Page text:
N Vancouver & Fremont, 1937

Richfield and Gilmore service stations once adroned two of the corners at N. Vancouver Ave. and Fremont Street. I wonder if Webb’s “The Tavern” was actually in the Richfield station.

(City of Portland Archives)

8 thoughts on “N Vancouver & Fremont, 1937

  1. I drive through here once a week or so, and it’s pretty much empty lots now. However, I thought I’d look on Google earth to compare this intersection now..And lo and behold, it looks like the little garage behind the Richfield station is still there! I think the Tavern sign is actually on the corner with the Gilmore station. I would guess that the tavern was located behind or beside the Gilmore station. Great concept (not) “Hey, fill it up with Regular, and get me a cold one to go while you are at it!”

  2. This is a nice photo. There’s so much information in the photos that you really are taken back to that period in history. My earliest childhood memories that are accurate go back only to the very end of WW-II, V-J Day to be specific. I do distinctly recall a “gas war” going on in ’46 and me & my dad filling up the tank at 14.9 cents a gal. That was in Elizabeth, NJ. Thanks much for the history.

  3. There’s obviously buildings standing from that period but, talk about vanishing Portland, nothing in the above picture remains. Wasn’t there a uh… what was if… Wonder Bread bakery where the Gimore was?


    @Mike: If you click the street view link above can you see the garage? I couldn’t find it.

  4. Dave I think you’re looking the wrong way. The view in the photo is looking south on Vancouver. Here is the street view from a similar spot looking south.

    I believe the building in the distance with sloping roofline, the “Ice” sign on the wall and the awning over the door is still there as well in the street view. Today though it seems to have a boxy garage-like addition on the near (North) side which I think blocks the wall where the “Ice” sign was in the photo.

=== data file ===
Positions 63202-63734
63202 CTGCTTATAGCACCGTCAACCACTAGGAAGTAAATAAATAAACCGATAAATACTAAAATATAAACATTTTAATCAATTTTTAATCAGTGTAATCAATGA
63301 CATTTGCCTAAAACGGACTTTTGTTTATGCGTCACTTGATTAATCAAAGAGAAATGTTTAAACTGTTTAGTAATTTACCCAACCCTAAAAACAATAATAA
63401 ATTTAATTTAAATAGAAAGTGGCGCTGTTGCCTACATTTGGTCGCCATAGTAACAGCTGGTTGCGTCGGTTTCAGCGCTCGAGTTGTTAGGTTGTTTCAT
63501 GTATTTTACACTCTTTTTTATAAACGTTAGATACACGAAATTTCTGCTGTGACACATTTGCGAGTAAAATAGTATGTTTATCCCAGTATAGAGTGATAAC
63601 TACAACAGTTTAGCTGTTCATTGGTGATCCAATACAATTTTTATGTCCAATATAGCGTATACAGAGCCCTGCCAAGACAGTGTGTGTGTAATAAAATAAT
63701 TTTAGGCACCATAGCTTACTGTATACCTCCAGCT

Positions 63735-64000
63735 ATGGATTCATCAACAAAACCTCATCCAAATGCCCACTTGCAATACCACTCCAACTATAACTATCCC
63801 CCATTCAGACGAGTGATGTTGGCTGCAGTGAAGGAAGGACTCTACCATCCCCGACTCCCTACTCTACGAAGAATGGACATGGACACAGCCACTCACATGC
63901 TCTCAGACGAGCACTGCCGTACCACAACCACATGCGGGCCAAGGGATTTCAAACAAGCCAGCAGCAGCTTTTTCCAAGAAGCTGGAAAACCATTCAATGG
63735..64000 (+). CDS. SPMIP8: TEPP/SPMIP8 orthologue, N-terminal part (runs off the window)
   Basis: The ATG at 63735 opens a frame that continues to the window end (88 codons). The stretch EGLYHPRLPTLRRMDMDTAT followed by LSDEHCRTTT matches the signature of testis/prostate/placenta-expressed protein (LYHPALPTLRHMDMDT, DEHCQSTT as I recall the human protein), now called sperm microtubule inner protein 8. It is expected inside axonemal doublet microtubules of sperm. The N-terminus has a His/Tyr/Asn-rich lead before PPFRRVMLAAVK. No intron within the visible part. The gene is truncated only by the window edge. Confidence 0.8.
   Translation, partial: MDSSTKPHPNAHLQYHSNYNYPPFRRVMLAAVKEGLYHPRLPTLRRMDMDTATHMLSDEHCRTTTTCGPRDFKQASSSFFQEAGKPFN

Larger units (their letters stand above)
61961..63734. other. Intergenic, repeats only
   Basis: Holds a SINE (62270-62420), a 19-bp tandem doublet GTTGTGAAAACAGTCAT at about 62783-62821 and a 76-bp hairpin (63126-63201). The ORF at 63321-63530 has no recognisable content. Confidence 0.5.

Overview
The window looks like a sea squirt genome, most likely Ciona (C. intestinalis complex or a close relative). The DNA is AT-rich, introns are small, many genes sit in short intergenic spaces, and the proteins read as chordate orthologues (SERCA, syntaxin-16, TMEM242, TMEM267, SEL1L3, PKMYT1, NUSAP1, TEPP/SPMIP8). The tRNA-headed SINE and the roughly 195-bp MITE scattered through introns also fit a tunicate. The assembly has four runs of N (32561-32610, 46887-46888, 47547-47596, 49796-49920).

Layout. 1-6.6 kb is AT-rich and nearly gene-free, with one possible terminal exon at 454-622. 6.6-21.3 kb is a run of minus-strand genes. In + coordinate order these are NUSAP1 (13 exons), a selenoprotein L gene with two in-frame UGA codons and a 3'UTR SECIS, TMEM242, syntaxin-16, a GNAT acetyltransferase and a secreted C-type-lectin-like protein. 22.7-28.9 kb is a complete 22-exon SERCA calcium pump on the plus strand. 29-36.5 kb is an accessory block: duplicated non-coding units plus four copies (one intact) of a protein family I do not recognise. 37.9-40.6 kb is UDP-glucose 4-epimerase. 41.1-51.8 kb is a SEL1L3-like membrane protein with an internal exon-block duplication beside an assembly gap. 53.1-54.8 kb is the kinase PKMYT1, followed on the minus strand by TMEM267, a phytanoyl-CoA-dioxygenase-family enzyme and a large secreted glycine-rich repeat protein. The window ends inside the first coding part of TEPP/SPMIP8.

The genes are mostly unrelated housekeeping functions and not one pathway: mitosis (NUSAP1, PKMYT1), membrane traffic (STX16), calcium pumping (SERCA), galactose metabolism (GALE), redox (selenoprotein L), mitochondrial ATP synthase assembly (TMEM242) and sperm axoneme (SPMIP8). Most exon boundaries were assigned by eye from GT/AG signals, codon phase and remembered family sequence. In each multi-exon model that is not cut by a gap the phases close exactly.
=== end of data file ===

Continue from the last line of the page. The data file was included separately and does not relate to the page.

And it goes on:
5. Looking south, the Gilmore Station has become masonry 2 story apartments. Hard to the left, and not in the picture, was a tire center and beyond, also not in the picture, was the Hostess Bakery. Neat to see the 2 way traffic that has long been gone. I don’t see any bikes either.

  6. The garage that is behind the Richfield station likely was added on to in later years. That’s my guess anyway. In the Google Earth view, if you look closely you can see where it was added on. The side windows are in the approx. location as the old ones, but different size, probably replaced. I’ve always been a little curious what goes on in that little garage. I think there’s some sort of small business in it. BTW, you wouldn’t believe what the Gilmore Red Lion sign would be worth today if you had one. They were usually made of wood, so few survived. If I had kids, I might trade one for it, but all I have is an over fed orange tabby. I don’t think he’d make good trading stock.

  7. Mike, that depends on whether the sign owner likes cats or kids…..Talk about what you can remember. Do you remember in school when they just started teach plate techtonics? Nowadays we talk about it like it has always been around but it was a new concept just in my time. Sometimes these post make me feel REALLY old.

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